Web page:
The head of Britain's Armed Forces, Admiral Sir Tony Radakin, has said that a humiliated Vladimir Putin is running out of missiles trying to defeat Ukraine.

When UK rents go up, so does UK GDP. The calculations also include "imputed rents" for owner occupied houses. Thanks to the insane house inflation, it would cost over 3k a month to rent my house. I wouldn't pay that, but that's its contribution to GDP.

While we produce GDP figures out of thin air, North Korea of all places is producing more shells per year than the entire EU.


Wildgoose said...

It's not about "who's winning", because everybody involved is losing with this US-provoked madness. The only "winners" are those on the side-lines such as China and India.

It is more about ranking "who are the biggest losers?"

Right now, the biggest losers are:
(1) Ukraine
(2) Europe & UK
(3) Other US allies, (e.g. Japan)
(4) USA
(5) Russia

In the long term, (not short or medium), the US dollar is finished as the World Reserve Currency. A multi-polar world is emerging.

Sobers said...

"nobody ever said Russia was about to run out of ammo / be terminally crippled in a couple of months by sanctions, etc etc etc ..."

You obviously weren't reading or listening to the MSM or the politicians then......

Anomalous Cowshed said...

"Think of a heavy wooden club with four long, parallel nails protruding."

A garden fork?

Nick Drew said...

You obviously weren't reading or listening to the MSM or the politicians

too right. I meant (of course) nobody around here

Garden fork? Not bad, but it doesn't quite convey the 'heavy blow' aspect, AC

Anonymous said...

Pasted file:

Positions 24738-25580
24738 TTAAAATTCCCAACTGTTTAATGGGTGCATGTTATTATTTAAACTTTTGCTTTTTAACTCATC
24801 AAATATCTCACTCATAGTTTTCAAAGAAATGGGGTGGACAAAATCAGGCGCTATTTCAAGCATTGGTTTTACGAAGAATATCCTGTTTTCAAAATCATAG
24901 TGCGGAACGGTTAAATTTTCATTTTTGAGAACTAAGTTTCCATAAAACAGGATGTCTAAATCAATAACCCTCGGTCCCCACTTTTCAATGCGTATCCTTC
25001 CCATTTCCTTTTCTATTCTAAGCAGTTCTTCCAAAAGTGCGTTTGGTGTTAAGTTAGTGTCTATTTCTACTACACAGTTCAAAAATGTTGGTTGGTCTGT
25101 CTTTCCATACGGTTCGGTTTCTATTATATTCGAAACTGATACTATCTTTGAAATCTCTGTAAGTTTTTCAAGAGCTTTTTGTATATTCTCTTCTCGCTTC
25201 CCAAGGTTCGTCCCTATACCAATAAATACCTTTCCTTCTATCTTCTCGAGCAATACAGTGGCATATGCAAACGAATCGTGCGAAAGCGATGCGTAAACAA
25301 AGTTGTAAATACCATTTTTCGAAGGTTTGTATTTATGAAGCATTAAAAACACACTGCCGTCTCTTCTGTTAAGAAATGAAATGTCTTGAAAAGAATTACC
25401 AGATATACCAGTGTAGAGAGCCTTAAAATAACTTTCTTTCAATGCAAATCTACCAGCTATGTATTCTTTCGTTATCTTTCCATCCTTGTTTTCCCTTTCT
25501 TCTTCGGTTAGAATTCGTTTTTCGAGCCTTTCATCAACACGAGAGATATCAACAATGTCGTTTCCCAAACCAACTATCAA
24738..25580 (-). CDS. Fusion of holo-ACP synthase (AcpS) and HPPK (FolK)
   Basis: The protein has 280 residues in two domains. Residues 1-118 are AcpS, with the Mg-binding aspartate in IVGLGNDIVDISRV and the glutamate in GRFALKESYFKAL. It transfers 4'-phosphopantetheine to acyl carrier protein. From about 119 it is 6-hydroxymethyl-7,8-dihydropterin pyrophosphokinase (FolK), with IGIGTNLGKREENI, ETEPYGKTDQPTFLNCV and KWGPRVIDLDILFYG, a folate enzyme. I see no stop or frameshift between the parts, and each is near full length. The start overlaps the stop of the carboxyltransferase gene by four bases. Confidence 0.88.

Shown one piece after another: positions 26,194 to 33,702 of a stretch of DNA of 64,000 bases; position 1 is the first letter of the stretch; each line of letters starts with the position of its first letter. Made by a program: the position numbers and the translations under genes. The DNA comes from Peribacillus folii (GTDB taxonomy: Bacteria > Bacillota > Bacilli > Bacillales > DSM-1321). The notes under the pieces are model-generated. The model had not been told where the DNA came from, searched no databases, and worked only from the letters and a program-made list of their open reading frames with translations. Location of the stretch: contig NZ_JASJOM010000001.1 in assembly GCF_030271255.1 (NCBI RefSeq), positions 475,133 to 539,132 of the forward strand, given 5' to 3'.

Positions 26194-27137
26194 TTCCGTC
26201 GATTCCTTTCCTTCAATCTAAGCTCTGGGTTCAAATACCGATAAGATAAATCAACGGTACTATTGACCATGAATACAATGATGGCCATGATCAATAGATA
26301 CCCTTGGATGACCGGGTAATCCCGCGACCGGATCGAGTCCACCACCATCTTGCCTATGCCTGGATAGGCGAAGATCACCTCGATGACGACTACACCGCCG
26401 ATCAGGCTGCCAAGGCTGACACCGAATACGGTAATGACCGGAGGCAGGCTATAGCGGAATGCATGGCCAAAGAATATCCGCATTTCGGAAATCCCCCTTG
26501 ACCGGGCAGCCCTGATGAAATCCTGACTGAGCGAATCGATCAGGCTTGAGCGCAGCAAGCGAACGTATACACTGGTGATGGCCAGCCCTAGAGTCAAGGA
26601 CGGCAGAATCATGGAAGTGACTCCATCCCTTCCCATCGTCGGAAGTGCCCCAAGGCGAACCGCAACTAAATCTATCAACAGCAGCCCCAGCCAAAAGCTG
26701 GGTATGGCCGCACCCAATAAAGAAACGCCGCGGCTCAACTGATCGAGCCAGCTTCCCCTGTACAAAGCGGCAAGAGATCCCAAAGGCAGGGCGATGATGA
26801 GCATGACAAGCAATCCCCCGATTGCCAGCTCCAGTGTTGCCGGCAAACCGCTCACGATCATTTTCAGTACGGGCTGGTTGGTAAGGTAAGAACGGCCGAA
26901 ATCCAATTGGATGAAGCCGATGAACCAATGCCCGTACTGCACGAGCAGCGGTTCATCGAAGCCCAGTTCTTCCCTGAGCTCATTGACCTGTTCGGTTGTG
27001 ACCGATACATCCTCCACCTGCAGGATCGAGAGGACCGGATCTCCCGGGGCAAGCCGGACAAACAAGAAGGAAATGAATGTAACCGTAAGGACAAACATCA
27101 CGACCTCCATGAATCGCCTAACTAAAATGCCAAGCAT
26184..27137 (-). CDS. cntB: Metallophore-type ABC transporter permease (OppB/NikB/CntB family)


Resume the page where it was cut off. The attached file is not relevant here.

Wildgoose - the USA are winning in that they have completely detached Russia from the rest of Europe (and made them buy their gas). In that sense they've done absolutely brilliantly and Victoria Nuland can retire loaded with honours and awards.

What I can't understand is why anyone might think that detaching Russia from the rest of Europe was a good idea in the beginning. German industry plus Russian energy was Europe's main hope of competing with the Far East.

Now we are up a creek where no paddle is to be found, no matter what our clever clogs can do with marine drones.

Sobers said...

"the USA are winning in that they have completely detached Russia from the rest of Europe (and made them buy their gas). In that sense they've done absolutely brilliantly and Victoria Nuland can retire loaded with honours and awards."

I've said all along the Russian Ukraine war will continue until its no longer in the US interest for it to continue, then it will be ended. Freedom, democracy, the rule of international law have nothing to do with it, its entirely US interests (both economic and geo-political) that everyone is suffering and dying for.